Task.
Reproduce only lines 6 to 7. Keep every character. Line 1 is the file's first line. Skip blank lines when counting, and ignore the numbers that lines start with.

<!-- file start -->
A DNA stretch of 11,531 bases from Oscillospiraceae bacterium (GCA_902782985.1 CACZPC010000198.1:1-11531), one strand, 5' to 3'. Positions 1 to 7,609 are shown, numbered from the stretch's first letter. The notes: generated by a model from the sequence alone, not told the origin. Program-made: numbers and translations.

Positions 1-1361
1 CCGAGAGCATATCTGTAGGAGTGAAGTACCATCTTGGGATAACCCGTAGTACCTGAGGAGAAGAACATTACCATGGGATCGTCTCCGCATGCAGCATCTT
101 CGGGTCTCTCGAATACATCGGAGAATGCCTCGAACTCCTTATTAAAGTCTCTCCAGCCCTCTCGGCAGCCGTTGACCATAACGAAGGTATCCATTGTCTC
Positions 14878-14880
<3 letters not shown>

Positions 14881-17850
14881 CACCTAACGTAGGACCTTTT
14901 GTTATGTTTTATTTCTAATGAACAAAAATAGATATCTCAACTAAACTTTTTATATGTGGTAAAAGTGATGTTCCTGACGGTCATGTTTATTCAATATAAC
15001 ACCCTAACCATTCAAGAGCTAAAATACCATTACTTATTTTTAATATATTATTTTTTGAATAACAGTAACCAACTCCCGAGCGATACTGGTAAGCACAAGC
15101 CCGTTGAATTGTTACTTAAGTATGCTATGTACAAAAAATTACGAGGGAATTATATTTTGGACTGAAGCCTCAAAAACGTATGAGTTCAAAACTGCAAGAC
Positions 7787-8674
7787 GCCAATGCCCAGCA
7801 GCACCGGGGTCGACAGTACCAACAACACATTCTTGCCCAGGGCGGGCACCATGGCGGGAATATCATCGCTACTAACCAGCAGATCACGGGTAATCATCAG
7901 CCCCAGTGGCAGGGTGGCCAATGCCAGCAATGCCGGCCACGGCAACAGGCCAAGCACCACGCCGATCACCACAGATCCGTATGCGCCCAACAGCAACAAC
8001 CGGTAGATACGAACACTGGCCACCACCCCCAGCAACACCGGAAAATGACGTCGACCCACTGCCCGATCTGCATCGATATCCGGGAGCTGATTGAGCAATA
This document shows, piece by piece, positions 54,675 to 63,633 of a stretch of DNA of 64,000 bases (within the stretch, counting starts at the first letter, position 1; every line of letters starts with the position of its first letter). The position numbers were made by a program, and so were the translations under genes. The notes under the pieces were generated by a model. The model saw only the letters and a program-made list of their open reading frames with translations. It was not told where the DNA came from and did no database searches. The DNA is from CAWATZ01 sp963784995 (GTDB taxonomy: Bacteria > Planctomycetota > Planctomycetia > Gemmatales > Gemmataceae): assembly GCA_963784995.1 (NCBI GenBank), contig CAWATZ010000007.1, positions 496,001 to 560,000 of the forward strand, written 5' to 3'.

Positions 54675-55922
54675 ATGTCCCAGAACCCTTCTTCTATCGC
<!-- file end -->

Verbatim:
<3 letters not shown>

Positions 14881-17850